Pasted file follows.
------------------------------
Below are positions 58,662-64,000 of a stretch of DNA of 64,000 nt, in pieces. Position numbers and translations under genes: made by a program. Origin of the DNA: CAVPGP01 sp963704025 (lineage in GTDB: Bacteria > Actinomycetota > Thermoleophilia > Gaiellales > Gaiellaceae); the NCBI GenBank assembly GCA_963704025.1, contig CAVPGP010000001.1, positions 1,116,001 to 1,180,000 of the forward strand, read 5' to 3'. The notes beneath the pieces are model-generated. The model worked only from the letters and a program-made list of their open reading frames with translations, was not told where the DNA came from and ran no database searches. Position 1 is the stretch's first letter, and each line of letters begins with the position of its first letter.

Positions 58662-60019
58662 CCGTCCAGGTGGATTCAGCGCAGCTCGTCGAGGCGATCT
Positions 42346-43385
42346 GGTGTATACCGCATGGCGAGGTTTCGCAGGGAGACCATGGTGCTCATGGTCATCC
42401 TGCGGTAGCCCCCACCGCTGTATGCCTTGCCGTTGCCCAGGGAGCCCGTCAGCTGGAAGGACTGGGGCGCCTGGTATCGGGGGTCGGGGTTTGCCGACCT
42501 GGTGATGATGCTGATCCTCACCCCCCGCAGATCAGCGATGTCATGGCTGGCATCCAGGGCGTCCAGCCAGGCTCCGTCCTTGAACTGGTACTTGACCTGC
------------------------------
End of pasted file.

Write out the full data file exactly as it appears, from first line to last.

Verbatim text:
Below are positions 58,662-64,000 of a stretch of DNA of 64,000 nt, in pieces. Position numbers and translations under genes: made by a program. Origin of the DNA: CAVPGP01 sp963704025 (lineage in GTDB: Bacteria > Actinomycetota > Thermoleophilia > Gaiellales > Gaiellaceae); the NCBI GenBank assembly GCA_963704025.1, contig CAVPGP010000001.1, positions 1,116,001 to 1,180,000 of the forward strand, read 5' to 3'. The notes beneath the pieces are model-generated. The model worked only from the letters and a program-made list of their open reading frames with translations, was not told where the DNA came from and ran no database searches. Position 1 is the stretch's first letter, and each line of letters begins with the position of its first letter.

Positions 58662-60019
58662 CCGTCCAGGTGGATTCAGCGCAGCTCGTCGAGGCGATCT
Positions 42346-43385
42346 GGTGTATACCGCATGGCGAGGTTTCGCAGGGAGACCATGGTGCTCATGGTCATCC
42401 TGCGGTAGCCCCCACCGCTGTATGCCTTGCCGTTGCCCAGGGAGCCCGTCAGCTGGAAGGACTGGGGCGCCTGGTATCGGGGGTCGGGGTTTGCCGACCT
42501 GGTGATGATGCTGATCCTCACCCCCCGCAGATCAGCGATGTCATGGCTGGCATCCAGGGCGTCCAGCCAGGCTCCGTCCTTGAACTGGTACTTGACCTGC